The Impact of Slave Trade on Current Civil Conflict in Sub-Saharan Africa

Slave trade affects regional economic development, degree of trust among individuals, community cohesion, and ethnic identity, which in turn have a bearing on the spatial distribution of civil conflict in Africa. Hence, ethnic homelands that have more slaves exported are expected to be more prone to conflict. By using a subnational dataset in Sub Sahara Africa (SSA) between 1997 and 2014, we find that slave trade in the colonial period significantly causes higher risks of civil conflict in the present. In order to reduce the concern of endogeneity, we employ the historical slave trade distances as instruments, which do not affect conflict except through their influence on slave trade.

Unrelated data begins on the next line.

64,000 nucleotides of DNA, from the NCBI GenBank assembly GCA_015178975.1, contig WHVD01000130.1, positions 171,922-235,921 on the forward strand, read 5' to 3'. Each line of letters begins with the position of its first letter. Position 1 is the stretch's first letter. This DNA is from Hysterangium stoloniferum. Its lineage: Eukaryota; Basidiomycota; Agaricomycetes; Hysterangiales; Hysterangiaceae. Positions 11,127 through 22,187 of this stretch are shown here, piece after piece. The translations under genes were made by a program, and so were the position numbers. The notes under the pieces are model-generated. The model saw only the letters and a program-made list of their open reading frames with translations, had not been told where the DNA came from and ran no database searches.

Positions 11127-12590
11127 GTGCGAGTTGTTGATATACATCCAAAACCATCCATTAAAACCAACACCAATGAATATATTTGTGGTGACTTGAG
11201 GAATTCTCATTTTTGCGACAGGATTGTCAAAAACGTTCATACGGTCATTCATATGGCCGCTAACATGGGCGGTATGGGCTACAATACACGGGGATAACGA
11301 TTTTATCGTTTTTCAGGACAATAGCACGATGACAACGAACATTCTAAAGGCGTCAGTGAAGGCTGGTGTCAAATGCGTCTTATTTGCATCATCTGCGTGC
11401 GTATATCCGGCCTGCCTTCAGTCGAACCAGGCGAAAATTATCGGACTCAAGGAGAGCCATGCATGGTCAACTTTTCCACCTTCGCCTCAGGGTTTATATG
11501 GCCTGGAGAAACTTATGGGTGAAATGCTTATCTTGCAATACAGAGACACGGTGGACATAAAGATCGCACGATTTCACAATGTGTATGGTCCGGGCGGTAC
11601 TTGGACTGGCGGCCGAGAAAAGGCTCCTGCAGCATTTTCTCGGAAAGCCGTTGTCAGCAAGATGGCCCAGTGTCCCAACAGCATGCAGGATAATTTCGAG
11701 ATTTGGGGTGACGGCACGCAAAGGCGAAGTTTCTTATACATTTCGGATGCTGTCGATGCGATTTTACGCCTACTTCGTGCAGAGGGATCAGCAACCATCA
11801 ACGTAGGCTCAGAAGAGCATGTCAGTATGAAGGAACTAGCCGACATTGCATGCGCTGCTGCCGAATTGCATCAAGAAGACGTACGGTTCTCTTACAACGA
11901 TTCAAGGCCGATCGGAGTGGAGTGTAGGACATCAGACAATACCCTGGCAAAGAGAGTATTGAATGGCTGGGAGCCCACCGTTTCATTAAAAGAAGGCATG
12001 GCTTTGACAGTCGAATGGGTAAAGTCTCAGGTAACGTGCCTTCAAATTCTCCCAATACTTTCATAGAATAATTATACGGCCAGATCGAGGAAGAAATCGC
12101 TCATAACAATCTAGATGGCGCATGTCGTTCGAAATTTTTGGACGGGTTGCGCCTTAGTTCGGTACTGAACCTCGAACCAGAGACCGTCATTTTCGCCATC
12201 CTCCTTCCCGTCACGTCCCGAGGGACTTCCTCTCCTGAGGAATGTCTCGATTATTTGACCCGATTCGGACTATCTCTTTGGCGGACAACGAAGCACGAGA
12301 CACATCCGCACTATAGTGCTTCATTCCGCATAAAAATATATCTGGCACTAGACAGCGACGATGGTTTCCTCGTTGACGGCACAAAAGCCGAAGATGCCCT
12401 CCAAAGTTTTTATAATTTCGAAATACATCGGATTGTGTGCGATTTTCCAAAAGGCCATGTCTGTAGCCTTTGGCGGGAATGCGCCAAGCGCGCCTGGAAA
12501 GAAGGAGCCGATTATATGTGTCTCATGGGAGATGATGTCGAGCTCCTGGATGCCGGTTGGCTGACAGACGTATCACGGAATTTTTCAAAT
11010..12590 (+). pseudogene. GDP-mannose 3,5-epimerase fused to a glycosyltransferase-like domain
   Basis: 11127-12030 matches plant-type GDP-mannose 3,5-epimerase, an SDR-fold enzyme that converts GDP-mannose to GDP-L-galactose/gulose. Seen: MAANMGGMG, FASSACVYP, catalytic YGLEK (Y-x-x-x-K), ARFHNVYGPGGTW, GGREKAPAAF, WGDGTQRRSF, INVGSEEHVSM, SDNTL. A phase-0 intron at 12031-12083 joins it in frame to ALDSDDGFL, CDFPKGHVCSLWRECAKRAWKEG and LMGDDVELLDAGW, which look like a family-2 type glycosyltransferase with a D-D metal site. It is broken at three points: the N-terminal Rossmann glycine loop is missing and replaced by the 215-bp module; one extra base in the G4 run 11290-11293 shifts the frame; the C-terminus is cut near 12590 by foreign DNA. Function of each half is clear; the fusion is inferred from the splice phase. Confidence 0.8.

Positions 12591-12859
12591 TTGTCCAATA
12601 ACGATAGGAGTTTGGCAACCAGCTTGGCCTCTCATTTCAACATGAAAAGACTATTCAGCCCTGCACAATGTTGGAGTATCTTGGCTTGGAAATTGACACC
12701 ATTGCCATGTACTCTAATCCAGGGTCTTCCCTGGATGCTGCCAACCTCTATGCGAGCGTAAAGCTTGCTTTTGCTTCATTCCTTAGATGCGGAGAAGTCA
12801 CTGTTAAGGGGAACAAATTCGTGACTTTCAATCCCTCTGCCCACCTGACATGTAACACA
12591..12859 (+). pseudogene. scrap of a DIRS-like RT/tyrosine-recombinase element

Issue Date:
Aug 02 2016
Publication Type:
Conference Paper/ Presentation
PURL Identifier:
http://purl.umn.edu/236202
Series Statement:
P9788




 Record created 2017-04-01, last modified 2017-04-26

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